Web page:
Protection of extreme ultraviolet lithography (EUVL) masks from any particles (existing inside the manufacturing process or particles generated by equipment motion) is a major concern for the success of deploying the EUVL technology. Under the low-pressure levels (e.g., ≤50 mTorr) in EUVL scanners, thermophoresis is considered as the most promising noncontact method to protect mask surfaces from any possible particle contamination during vacuum exposure. In order to better test the protection capability of thermophoresis we developed a method to supply particles with known speed into a low-pressure chamber (equipped with thermophoresis testing capability) by incorporating a dual stage particle injection system. The particle injection speed could be controlled by the volumetric flow rate through a critical orifice, the cross-sectional area of an injection tube, and the pressure ratio between the two stages. In addition, the length of the particle injection tube into the low-pressure chamber must be long enough to accurately predict the particle speed. The required tube length can be estimated by means of the particle stopping distance and a particle speed adjustment distance. Finally, the use of an axial jet arrangement for the critical orifice delivered particles through the center of the injection tube at known speed.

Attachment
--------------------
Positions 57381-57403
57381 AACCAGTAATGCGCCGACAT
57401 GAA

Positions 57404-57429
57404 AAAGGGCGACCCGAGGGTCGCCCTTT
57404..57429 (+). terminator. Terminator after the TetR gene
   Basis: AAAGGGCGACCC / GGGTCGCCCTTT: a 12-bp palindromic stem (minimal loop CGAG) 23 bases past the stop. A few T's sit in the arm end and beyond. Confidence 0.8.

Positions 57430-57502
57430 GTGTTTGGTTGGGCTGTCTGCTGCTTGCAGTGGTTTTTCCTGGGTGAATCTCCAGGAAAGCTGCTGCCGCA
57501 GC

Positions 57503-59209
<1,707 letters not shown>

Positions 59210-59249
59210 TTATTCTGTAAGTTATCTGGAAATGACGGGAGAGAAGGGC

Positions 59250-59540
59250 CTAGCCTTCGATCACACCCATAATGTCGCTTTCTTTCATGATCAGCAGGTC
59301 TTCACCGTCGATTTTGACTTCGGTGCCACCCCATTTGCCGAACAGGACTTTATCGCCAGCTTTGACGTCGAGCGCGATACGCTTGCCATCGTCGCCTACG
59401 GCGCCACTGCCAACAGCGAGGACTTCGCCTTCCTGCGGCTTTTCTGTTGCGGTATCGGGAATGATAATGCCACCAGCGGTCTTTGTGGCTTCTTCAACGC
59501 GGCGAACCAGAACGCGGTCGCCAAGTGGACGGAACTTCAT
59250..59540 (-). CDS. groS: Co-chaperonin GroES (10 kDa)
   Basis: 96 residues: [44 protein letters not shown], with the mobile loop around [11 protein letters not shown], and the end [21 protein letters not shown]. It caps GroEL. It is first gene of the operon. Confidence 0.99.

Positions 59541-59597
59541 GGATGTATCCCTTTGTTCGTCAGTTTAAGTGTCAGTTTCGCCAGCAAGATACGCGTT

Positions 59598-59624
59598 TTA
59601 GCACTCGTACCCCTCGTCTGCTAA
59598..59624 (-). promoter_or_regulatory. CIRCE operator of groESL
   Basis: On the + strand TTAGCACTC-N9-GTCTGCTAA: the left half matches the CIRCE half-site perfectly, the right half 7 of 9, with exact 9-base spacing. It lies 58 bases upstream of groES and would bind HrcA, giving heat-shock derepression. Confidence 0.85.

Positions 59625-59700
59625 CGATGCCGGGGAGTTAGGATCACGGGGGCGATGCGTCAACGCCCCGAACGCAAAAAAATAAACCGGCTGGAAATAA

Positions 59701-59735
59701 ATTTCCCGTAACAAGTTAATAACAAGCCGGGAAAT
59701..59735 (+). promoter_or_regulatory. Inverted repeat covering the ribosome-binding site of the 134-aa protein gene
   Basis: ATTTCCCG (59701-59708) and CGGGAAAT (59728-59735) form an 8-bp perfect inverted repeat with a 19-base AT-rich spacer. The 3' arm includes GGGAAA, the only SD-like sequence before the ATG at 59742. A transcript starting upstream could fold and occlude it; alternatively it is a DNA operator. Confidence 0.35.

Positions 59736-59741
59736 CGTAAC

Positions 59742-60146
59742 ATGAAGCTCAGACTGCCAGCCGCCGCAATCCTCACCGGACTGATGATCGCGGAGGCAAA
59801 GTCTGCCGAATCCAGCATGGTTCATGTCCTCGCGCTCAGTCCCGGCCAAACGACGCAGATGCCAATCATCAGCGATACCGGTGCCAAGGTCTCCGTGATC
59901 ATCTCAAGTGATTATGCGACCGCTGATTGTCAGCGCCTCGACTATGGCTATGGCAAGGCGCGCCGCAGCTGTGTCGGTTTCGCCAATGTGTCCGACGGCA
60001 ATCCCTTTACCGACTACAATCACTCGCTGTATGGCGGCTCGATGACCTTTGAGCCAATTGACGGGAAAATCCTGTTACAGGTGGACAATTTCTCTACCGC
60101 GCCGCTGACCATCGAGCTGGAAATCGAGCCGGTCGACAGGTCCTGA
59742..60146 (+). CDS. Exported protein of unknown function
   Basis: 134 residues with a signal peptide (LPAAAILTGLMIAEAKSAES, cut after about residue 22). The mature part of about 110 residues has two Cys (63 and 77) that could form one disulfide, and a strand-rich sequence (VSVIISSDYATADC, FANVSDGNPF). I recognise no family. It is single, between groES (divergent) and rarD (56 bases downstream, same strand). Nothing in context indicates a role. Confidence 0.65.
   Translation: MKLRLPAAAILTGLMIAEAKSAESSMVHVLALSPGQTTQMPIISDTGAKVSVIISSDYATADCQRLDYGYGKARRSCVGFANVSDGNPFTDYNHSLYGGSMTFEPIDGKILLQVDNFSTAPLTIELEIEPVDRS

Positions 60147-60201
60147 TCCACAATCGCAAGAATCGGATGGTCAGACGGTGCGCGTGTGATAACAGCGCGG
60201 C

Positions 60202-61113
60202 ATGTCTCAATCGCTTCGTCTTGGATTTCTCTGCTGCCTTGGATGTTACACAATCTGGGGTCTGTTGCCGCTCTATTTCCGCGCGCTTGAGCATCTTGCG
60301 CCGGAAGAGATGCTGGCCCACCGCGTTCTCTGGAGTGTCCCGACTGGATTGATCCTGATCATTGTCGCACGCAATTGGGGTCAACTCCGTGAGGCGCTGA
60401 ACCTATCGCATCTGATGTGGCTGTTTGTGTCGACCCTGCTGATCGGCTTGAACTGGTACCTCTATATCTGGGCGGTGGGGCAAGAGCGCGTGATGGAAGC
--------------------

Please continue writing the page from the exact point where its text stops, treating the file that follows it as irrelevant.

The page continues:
|Original language||English (US)|
|Number of pages||6|
|Journal||Journal of Vacuum Science and Technology A: Vacuum, Surfaces and Films|
|State||Published - Mar 2006|
Bibliographical noteFunding Information:
This research is supported by the Intel Corporation. The financial and technical supports of Intel Corporation are gratefully acknowledged.